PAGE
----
Tuesday, July 30, 2013

On Being a Teenager...

My kids are growing up. I will soon have THREE teenagers in this house. One just got her drivers learning permit. One is now heading out on his own to visit friends across town, riding his bike and making new friends of both male and female variety. And the last one? She has been my baby girl for so many years. The fact that she is turning 13 at the end of the summer is mindboggling.

We've been down this road before, we have two grown daughters. We were so blessed that they were and continue to be "good" girls. They have lovely, wonderful friends, have made excellent choices for their lives.

Last summer one of my daughter's best friends from high school was found dead of a heroin overdose. I still think about it all the time. I didn't know her particularly well, she was a "school" friend...she and my daughter we close, doing plays, musicals and choir together, and making crazy plans to move to New York to become big stars. But her death haunts me. I am not sure why, except that it hit so close to home. She had a tiny son. That little boy now has to grow up without his mama, and for what? For drugs? I don't understand why so many young, talented, beautiful, smart kids with their entire lives in front of them get involved with this evil, life stealing poison.

How do we keep kids off drugs? The 1980s question still has yet to be answered. It seems to be almost unanswerable, as kids from every walk of life seem to get involved. What have we done right with our first two? I am not sure we could even tell you. We talk about it. A lot, actually. I think my kids have seen my heartbreak for other mothers over the loss of their children to drugs. They have heard me refer to it as poison. And I think they have seen a lot first hand.

When I sent my daughter, Meg, back to high school her freshman year, the very first day of school a boy just a year older offered her drugs. She came home crying. I felt like I had offered her to a pack of wolves. But she went back. She spoke up against drugs and alcohol, for religion, for life, on so many occasions that she didn't have a lot of friends. But, her last year in high school? One of the boys who was mean to her for her outspokenness came back to tell her that even when he was fighting her, he was listening. Because of her words, he thought. And then he quit doing drugs and drinking alcohol.

My Kenzie and I used to love GLEE. It's gotten weird, but we were still keeping up with it because of the old characters. If you watch TV at all, you know that Cory Monteith, who played Finn died of a drug overdose recently at the age of 31. He was a beautiful, talented young man. He spent all of his life from the age of 13 battling his addiction to drugs. Such a waste of life. It's heartbreaking, and yet we see it everywhere.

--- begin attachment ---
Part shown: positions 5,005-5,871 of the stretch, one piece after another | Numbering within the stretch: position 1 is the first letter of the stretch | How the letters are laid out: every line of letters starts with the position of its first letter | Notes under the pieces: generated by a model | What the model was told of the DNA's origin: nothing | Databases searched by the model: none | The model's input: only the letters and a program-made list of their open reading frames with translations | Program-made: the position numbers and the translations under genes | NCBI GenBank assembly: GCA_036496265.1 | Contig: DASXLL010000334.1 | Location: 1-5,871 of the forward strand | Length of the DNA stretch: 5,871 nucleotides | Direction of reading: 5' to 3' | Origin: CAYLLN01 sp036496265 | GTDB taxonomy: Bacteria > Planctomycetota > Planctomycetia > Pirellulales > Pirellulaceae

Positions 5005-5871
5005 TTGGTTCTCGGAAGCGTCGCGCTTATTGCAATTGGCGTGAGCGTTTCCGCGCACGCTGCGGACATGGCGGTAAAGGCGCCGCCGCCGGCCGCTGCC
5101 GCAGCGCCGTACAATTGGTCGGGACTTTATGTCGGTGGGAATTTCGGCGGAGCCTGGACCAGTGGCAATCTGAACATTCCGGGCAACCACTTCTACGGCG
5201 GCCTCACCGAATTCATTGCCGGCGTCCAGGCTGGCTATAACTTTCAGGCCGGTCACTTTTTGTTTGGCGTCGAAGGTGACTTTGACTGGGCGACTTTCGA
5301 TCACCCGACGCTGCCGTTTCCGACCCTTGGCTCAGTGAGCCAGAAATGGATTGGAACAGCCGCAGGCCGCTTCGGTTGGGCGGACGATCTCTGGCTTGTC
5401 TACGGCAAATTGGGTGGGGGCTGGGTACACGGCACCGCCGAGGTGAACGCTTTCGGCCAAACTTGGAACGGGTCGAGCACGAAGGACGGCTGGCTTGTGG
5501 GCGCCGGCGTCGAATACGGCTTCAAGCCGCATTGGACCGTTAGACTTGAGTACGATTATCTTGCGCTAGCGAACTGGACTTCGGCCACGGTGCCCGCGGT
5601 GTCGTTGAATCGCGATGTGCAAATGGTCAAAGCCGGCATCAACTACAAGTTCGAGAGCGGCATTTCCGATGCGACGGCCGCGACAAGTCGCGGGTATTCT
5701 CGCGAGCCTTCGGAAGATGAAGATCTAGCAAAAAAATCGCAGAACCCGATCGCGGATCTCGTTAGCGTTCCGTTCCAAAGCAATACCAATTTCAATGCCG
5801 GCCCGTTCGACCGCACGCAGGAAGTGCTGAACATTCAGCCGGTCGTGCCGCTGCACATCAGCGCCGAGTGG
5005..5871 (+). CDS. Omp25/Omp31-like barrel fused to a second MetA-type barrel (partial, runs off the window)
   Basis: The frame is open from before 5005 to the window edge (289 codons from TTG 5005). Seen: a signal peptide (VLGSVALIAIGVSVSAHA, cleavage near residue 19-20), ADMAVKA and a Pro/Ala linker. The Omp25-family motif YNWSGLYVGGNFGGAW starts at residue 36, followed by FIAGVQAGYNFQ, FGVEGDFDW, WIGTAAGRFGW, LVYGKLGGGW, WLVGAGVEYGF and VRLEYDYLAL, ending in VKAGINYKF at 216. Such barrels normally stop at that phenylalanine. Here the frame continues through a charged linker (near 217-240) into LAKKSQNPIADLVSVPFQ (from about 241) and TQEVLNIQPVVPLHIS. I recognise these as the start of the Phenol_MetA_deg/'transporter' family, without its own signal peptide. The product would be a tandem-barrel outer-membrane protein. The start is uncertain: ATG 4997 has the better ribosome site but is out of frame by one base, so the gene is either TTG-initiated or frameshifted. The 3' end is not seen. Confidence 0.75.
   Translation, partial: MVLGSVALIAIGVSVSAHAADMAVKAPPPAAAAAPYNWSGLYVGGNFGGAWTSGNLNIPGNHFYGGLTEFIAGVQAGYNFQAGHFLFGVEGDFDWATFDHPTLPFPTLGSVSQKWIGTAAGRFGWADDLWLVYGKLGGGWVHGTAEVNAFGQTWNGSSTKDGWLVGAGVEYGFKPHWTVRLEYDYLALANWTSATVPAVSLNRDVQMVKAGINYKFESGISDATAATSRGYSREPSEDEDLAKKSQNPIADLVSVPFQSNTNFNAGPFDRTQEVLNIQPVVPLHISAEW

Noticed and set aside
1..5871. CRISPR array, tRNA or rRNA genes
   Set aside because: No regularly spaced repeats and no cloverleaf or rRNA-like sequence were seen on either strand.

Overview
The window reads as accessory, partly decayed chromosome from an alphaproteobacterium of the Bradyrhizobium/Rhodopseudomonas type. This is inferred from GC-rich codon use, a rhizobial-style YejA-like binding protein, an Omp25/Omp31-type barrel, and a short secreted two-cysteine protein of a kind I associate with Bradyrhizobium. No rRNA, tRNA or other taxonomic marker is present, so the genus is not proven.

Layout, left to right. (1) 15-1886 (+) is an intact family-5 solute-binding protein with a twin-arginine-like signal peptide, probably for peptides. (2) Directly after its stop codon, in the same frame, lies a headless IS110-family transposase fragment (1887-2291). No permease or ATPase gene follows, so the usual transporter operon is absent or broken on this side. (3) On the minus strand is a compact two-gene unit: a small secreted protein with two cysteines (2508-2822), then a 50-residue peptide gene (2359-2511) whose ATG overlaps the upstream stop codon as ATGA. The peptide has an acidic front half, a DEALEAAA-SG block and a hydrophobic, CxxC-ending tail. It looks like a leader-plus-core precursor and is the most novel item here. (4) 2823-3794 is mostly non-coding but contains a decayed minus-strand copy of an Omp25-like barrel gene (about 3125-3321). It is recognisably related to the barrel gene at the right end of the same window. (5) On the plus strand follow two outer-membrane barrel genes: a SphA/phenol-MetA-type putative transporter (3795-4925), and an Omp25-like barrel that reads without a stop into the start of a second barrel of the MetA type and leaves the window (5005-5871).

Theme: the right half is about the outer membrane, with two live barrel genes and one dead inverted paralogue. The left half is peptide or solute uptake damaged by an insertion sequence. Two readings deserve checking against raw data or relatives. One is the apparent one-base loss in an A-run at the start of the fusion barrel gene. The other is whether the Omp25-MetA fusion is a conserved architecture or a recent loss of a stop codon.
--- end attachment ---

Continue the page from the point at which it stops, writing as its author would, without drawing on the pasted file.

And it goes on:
As my Jenna approaches her 13th birthday, and my other teens are beginning to stretch their wings a bit, I have been thinking about the things we did to educate their big sisters about drugs. The kids know that drugs are poison. They know they kill. And yet, so many try it anyway. Why do they do that? As homeschoolers, we are somewhat insulated against the random school drug dealer, but we can't keep them in the house forever. They have to know how to say no. They have to be equipped with the knowledge that the stuff is poison, and the strength to defy anyone who would offer it to them. How do you do that? How do you give that to them?

As I wonder about all this, and try to figure out how to arm my kids against all these evils, I pray for the soul of the girl who was my daughter's friend, for her little boy, growing up without his mama, and for all the people who get involved with drugs - that they have the strength and knowledge to stay far away from all of it, and to help their friends stay away.



  1. The drug problem is just so sad. I know it's at every level but at least with home schooling we know where they are and who is with them or around them most of the time. It is very sad to see top celebrities die from drugs. You just don't want to believe it.

    Your family is growing up but you still have a ways to go with those kiddos...your house will be full a very long time! which is very nice.

    1. I know, I still just can't believe Michael Jackson is dead. I know that's weird, but I always loved him - I was a superfan as a kid. Whenever one of his songs comes on I just want to cry. Unreal. And then when it happens to people you know, it just makes it really real. I hate it. I mean, HATE it, like I HATE the devil. Drugs are tools of the devil, for sure.

  2. It's horribly hard! No matter what path you choose for your children in terms of education, our corrupted culture creeps in. We pray, we pray, we pray. Our kids are 16, 17, 18, 20, 21 and we've had varying degrees of success with how culture affects them.

    Geez, it's hard. We parents need support too.

    1. As far as culture in general creeping in, we have been very fortunate that so far, our kids have LOVED going to the Summer Youth Conferences at Franciscan University in Steubenville, Ohio. The young adults who run the small groups are incredible, and really very good at explaining how the culture can be so not what God wants for us, in a way that is not lecturey at all. All three of my older girls have come home with cultural revelations from one conference or another, and I am always grateful they had the opportunity to hear it from someone other than me...

  3. Hail Mary, full of grace...


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